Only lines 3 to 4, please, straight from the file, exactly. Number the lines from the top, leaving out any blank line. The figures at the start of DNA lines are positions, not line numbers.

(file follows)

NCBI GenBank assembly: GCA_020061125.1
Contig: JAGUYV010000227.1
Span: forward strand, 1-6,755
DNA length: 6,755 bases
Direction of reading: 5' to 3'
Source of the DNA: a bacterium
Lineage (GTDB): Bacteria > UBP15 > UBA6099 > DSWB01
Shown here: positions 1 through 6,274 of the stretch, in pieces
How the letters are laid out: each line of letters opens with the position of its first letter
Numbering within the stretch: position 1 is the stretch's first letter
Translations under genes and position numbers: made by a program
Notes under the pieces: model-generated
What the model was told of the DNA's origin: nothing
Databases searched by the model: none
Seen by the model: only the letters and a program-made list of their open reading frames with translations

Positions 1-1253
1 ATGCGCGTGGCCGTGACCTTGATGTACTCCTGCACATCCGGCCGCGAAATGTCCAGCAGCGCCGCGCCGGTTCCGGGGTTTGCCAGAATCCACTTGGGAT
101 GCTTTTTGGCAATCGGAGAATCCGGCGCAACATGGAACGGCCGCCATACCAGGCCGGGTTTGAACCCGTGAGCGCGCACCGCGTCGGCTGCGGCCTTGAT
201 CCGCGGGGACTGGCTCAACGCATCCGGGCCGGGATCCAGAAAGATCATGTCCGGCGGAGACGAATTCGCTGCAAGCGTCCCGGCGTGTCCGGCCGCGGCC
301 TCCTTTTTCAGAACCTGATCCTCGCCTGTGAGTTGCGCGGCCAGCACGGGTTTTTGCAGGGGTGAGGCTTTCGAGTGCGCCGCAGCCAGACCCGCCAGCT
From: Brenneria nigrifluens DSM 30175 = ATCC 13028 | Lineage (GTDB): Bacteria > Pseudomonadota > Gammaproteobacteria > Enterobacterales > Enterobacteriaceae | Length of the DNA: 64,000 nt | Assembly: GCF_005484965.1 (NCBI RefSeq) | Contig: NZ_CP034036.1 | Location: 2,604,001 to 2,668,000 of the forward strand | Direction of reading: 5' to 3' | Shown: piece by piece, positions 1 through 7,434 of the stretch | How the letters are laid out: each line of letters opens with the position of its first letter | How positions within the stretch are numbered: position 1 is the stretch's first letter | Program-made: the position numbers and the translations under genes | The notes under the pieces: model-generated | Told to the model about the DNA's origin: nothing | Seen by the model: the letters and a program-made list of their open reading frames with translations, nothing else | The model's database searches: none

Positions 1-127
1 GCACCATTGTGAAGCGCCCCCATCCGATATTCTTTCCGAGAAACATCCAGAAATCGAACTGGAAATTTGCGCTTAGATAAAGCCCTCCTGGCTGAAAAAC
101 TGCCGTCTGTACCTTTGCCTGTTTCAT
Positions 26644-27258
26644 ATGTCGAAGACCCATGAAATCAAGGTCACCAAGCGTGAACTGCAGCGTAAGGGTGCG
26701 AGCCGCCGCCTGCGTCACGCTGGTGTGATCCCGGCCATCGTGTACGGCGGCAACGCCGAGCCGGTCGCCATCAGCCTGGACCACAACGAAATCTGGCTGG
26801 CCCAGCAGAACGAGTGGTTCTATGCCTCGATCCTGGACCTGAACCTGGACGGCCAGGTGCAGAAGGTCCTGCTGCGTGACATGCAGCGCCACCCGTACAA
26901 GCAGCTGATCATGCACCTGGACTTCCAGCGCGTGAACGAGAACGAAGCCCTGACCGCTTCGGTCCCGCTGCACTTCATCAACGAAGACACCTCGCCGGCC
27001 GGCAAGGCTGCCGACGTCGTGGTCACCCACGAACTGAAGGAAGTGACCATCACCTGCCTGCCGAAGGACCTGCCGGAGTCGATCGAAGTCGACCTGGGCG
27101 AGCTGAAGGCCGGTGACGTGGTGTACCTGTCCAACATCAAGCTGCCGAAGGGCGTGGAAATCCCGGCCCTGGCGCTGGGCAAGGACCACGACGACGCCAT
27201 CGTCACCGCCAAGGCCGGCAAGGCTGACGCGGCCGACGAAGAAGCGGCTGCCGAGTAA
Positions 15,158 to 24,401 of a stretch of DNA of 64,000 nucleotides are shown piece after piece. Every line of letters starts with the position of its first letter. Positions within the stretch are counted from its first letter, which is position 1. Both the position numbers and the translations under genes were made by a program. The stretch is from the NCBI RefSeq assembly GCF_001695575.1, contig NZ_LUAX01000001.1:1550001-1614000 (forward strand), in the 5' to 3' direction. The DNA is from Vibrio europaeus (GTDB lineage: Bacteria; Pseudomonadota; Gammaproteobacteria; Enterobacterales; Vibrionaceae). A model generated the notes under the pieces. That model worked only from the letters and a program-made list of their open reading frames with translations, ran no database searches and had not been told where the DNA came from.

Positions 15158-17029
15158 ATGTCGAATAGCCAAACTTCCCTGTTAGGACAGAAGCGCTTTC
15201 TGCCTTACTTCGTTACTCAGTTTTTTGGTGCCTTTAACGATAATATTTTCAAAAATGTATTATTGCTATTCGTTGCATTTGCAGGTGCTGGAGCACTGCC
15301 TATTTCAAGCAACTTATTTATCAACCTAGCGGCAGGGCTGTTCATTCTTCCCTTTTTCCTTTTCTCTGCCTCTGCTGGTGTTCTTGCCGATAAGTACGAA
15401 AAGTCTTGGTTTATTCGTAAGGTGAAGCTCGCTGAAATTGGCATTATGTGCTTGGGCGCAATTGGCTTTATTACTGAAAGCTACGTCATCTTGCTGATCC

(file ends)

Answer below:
Span: forward strand, 1-6,755
DNA length: 6,755 bases